The Problem With Social Justice is That It Always Involves Changing Someone Else

Anne Kennedy makes an interesting observation in her piece “What is Really the Problem?”:

Second, human people are wicked. All people. ALL have sinned and fallen well and catastrophically short of the glory of God. All of the cries about white supremacy, white evangelicalism, patriarchy, and racism all illumine the very false and foolish idea that if you or I were able to fix “other” people, and the systems they inhabit, that all the bad things would not any longer happen.

I recently illustrated the social justice thread in the 1928 and 2019 Books of Common Prayer.  But the whole idea of “social justice” has bugged me since the 1960’s for various reasons.  I think that Anne has put her finger on the problem: social justice involves changing someone else rather than yourself.  For someone who came to a religion where the change was personal first, that’s never set well.

One of the things that evangelicals have always said about everyone else who claims the name of Christ is that they are basically cultural Christians who have never made a personal commitment to the Lord Jesus.  Although these churches are good at producing people like that, it’s not universally true.  Growing up as an Episcopalian, I internalised many things from the New Testament, especially the Sermon on the Mount, and found that others had done the same.  Evangelicals in this country tend to ignore the Sermon on the Mount and concentrate on things like the Great Commission and the moral requirements of the faith.  The two trade insults along these lines; both are right and wrong at the same time.

With social justice warriors, it’s always the same: someone else is doing wrong, or is just inherently wrong.  Someone else is bigoted, homophobic, transphobic, the wrong race, the wrong religion, whatever, and must be beaten into submission, cancelled, or thrust into the outer void at the first opportunity.  There’s no real requirement for the warriors to be paragons of virtue at all: as long as they shove their righteousness down everyone else’s throat, they’re fine in their own eyes.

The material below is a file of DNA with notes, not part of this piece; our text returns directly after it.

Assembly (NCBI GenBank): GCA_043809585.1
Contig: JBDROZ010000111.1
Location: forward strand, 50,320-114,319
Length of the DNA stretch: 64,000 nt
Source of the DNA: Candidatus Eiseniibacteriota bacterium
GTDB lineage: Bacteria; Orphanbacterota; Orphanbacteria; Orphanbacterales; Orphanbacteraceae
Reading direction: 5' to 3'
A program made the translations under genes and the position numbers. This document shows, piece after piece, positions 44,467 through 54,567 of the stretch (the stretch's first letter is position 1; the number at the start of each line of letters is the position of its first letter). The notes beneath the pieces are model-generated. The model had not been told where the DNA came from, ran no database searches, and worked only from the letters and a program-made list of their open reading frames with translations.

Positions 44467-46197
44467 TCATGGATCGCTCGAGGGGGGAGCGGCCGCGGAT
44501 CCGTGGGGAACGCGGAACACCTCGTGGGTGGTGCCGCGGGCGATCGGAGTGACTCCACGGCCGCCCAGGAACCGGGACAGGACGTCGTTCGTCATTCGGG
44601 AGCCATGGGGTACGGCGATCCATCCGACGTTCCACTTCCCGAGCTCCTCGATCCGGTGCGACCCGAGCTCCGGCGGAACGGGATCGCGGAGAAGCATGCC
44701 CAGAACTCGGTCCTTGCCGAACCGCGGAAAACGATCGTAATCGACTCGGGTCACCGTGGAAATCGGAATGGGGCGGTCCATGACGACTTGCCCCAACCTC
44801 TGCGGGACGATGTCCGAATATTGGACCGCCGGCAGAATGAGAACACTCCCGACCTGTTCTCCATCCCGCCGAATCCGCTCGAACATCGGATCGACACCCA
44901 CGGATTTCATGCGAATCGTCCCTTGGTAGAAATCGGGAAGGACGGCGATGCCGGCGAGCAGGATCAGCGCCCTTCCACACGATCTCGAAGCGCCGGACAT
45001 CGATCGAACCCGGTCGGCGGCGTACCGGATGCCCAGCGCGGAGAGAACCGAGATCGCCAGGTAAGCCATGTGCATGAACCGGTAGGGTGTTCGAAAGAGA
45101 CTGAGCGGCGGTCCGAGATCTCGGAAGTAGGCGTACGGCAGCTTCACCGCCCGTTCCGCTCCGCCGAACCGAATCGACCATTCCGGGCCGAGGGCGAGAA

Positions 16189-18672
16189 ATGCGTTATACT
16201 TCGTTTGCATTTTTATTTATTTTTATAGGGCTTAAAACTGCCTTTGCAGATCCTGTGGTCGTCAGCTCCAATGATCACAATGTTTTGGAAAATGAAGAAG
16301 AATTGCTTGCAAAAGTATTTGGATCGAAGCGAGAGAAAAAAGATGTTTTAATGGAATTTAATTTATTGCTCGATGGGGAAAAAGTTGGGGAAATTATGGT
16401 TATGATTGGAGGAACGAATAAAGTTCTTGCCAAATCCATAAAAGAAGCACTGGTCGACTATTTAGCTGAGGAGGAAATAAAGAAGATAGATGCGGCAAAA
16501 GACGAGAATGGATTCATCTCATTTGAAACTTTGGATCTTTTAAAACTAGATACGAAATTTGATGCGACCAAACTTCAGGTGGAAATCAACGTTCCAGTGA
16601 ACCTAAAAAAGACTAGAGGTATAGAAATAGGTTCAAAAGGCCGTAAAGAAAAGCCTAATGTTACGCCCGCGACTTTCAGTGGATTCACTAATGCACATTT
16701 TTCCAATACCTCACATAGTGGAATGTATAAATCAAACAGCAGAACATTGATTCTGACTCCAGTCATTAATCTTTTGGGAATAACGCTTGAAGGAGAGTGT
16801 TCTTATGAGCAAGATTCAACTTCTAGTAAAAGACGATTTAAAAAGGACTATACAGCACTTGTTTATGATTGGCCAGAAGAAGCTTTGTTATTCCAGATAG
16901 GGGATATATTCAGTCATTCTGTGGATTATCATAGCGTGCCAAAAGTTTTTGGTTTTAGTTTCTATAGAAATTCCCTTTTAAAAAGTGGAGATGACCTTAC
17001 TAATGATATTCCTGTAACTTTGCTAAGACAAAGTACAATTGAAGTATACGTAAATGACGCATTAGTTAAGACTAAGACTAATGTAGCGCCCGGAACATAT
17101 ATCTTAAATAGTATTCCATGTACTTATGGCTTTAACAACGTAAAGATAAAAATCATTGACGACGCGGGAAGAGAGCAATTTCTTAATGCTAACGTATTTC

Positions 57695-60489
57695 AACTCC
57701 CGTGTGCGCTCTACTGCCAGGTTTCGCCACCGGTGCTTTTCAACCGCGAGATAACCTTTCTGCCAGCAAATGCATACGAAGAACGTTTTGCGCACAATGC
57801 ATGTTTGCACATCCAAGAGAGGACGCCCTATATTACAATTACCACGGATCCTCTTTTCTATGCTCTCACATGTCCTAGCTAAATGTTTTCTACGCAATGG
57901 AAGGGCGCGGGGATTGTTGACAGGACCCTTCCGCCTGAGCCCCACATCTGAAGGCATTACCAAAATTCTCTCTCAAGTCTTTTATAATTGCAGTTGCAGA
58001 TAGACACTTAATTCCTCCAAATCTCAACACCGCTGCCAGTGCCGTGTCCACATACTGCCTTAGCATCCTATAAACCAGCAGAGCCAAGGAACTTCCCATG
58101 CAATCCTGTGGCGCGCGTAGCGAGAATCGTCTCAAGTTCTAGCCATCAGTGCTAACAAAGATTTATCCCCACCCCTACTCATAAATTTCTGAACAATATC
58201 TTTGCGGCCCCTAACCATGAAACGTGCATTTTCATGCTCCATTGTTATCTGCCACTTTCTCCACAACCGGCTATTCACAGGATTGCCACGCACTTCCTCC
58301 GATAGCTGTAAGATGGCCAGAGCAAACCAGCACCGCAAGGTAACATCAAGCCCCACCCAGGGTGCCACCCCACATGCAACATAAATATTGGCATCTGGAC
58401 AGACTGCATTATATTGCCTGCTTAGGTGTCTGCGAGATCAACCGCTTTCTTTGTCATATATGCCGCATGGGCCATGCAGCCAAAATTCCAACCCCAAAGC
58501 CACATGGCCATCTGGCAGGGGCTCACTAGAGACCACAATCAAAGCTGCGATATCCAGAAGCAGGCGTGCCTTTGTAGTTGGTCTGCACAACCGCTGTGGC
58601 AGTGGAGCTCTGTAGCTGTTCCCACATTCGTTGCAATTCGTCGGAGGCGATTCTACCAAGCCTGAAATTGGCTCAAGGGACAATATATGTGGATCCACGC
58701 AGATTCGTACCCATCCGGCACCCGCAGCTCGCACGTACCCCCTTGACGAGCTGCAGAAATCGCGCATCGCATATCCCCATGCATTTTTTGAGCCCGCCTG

Some of the problem is that we have democratic process.  To get anything done, for better or worse, we must create a bandwagon effect, coupled with bribery at the right places, to achieve our purpose.  If our self-righteous elites would be honest with themselves and the rest of us, stop touting democracy as the ideal and rule in their self-righteous confidence by decree, the dynamic would be different.  But things like that are why our society is fundamentally duplicitous.

Evidently we have conveniently forgotten the following:

And why do you look at the straw in your brother’s eye, while you pay no attention at all to the beam in your own? How can you say to your brother ‘Brother, let me take out the straw in your eye,’ while you yourself do not see the beam in your own? Hypocrite! Take out the beam from your own eye first, and then you will see clearly how to take out the straw in your brother’s. (Luke 6:41-42 TCNT)

But in our post-Christian society, self-righteousness is no longer a sin, but a virtue.  Why Christians of all types blindly go along with this is beyond me.

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